New to the world of eTextiles is the PreVue pregnancy screen, an abdomen attachment that lets expecting parents see their child's growth and development as the natal process progresses.
The PreVue is the brainchild of Melody Shiue and has recently won an Australian Design Award - no surprise, given the level of innovation its got going on. Shiue's idea centers around the concept of pre-birth bonding using "fetal visualization" (a great term, we've got to admit) and the fact that this bonding is an essential part of post-birth health of both the mother and child. With post-partum depression a real issue for mothers, the PreVue aims to give both genders of parents the chance to get to know their baby before it ever comes along.
Designed to look like a large belt, the PreVue cinches in the back and fits over the abdomen. With the press of a button, a special ultrasonic layer next to the skin images the baby and then places this image onto a stretchable electronic textile that can grow as the mother does. At every stage of the baby's growth, the parents can see its reaction to stimuli, see it kick, spin, smile and evolve in front of their eyes.
PreVue ultrasound imager: highly technological.
As you can see from the specs, there's a fair bit that is going to go into the PreVue, our favorite part being the "capacitve micro-machined ultrasonic transducer array". If that isn't some future-awesomeness right there, we're not sure what is.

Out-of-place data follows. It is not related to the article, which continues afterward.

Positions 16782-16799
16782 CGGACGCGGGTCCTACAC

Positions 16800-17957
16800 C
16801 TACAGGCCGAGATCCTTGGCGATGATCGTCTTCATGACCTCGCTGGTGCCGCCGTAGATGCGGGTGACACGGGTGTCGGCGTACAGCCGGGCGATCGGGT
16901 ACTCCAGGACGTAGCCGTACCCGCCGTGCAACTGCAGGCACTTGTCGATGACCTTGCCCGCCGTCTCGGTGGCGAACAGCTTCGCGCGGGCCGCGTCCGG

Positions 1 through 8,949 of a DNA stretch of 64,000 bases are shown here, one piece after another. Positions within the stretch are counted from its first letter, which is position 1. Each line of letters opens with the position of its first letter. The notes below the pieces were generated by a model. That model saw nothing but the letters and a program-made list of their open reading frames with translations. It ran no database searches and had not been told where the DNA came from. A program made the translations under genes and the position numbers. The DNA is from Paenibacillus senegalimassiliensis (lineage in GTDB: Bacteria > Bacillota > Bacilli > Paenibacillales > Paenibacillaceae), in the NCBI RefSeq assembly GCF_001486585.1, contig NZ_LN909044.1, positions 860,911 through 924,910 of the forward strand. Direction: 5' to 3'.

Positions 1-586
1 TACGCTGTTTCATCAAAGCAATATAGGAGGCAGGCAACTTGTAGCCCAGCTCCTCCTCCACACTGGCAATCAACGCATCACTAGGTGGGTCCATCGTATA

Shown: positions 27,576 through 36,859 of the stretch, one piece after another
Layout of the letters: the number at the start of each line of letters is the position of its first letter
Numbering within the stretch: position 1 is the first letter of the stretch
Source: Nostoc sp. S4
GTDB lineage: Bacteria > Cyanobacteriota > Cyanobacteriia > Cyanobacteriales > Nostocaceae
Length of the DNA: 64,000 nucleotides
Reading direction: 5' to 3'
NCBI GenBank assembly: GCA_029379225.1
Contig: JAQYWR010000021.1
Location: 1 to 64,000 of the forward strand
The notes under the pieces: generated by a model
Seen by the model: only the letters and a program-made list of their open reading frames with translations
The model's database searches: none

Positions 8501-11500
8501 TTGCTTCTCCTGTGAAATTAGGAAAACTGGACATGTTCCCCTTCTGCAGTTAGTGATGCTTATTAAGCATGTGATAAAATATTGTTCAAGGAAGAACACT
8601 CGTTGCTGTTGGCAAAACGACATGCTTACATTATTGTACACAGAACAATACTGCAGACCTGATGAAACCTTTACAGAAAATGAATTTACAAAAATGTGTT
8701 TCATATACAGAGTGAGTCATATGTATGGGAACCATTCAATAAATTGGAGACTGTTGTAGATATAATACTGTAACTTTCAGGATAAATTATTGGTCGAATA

Conceptually, this thing is great. New parents love to see the ultrasound images of their child and will often hold on to the printed picture for years if not the rest of their lives, and a product that gives easy, daily access to a child's development with the push of a button is certainly something that will generate interest. Of course, practical application might tell another story. The pictures of the concept PreVue look great, but will the actual device deliver such clarity? Not only that, but will issues arise concerning just how much use the PreVue should have, both for the health of the child and the mother? In addition, eTextiles run the problem of e-hijacking and hacking issues, representing potential privacy issues.
This newly birthed concept has a great underlying appeal and we hope that it gets to see the light of day, even if the delivery is somewhat of a struggle.